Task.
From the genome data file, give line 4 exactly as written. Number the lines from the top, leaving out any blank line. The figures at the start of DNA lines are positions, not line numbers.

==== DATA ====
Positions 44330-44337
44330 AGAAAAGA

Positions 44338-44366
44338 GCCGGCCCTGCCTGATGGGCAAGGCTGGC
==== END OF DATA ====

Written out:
44338 GCCGGCCCTGCCTGATGGGCAAGGCTGGC